At this TEDx event in Monaco, I shared my story and images from my sport that have helped me find a way to Achieve More With Less
As an athlete I would always try to fit things I enjoyed into the hard work. I would plan the off season training camps in places where I had something else to enjoy in between sessions. Where I could go diving or just enjoy a beautiful place. Or I would plan the sessions so they included some fun things I enjoyed along with the must-do stuff. I would make sure to balance routine and adventure. It was my way of staying motivated and refueled.
After my injuries I had so many specific things to train to make up for muscular imbalances, to prevent re-injury and to perform to my best skiing. I had to find ways to be efficient with my time spent training or I would have no time for recovery. I had to find ways to achieve more with less – both time-wise and energy-wise
I would juggle being healthy with being on the road and in the off season being a student with being a world class athlete.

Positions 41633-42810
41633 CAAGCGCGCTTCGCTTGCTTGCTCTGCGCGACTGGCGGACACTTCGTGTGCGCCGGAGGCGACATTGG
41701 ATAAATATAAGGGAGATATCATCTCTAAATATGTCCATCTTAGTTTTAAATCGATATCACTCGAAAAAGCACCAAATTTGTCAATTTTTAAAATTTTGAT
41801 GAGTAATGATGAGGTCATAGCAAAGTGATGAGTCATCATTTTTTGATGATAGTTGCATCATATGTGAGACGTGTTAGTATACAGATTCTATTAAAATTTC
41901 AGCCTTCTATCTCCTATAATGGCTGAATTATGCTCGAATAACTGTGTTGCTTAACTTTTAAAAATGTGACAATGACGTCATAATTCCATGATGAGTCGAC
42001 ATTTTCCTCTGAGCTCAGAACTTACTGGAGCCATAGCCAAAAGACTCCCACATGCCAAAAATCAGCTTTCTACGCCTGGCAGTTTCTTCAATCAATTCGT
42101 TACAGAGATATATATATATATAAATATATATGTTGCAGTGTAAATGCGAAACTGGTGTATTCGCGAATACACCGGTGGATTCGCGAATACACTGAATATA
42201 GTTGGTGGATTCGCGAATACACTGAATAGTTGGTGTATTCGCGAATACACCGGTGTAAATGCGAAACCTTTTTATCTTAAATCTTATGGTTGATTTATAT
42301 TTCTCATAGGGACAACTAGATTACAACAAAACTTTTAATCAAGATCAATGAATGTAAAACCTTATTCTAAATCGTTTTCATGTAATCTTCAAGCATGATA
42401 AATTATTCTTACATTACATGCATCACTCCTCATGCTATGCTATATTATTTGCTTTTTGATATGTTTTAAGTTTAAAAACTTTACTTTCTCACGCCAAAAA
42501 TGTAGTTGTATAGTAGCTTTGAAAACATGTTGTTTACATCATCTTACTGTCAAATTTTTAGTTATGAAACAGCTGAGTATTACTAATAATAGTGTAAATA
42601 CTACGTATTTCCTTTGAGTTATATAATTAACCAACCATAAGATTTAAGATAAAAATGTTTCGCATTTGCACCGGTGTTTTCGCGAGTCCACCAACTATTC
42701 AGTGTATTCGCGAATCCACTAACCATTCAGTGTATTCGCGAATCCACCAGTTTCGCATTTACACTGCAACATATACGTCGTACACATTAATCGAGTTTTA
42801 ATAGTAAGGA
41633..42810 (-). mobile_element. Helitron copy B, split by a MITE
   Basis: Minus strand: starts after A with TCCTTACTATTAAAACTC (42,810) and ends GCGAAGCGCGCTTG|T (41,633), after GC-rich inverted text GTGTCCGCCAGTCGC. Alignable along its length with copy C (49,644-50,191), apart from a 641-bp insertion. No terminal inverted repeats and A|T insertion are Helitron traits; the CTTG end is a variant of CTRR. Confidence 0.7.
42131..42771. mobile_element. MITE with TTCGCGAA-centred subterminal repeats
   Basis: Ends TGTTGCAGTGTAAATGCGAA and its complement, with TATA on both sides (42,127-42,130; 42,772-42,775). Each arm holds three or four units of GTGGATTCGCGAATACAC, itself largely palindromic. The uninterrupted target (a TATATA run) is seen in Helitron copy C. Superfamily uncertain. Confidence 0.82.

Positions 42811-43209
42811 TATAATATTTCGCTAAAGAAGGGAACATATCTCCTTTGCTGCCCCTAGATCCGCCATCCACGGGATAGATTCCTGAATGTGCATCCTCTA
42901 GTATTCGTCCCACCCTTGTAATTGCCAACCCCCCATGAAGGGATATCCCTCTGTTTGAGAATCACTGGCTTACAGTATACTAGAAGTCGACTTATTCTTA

I think I have truly adopted this ACHIEVE MORE WITH LESS approach to life – although I of course also get distracted and need to keep reminding myself daily.
It is not much different if you have any other kind of career. Or whether you have a family or not. You still need to take care of yourself to reduce the resistance in your life. And time and motivation is an issue.
In sports, when you are off balance you feel it fairly quickly. As athletes, our job is to learn how to tune into this and anticipate problems so we can keep moving forward. Just like we have to know how to tune out of it on game day. We know it is not a sustainable but that’s what makes it possible to compete at the Olympics with herniated discs for example.
Unfortunately tuning in and out deliberately is not a skill that is generally taught in life. The fact is that most people spend more time in the unsustainable zone than being in balance with themselves. Trying to put out fires around them and performing while literally burning out.
I share my story to illustrate with a clear example that drive is not enough for sustainable performance. Balancing the resistance is what will help you in the long run and let you keep that awesome flow.”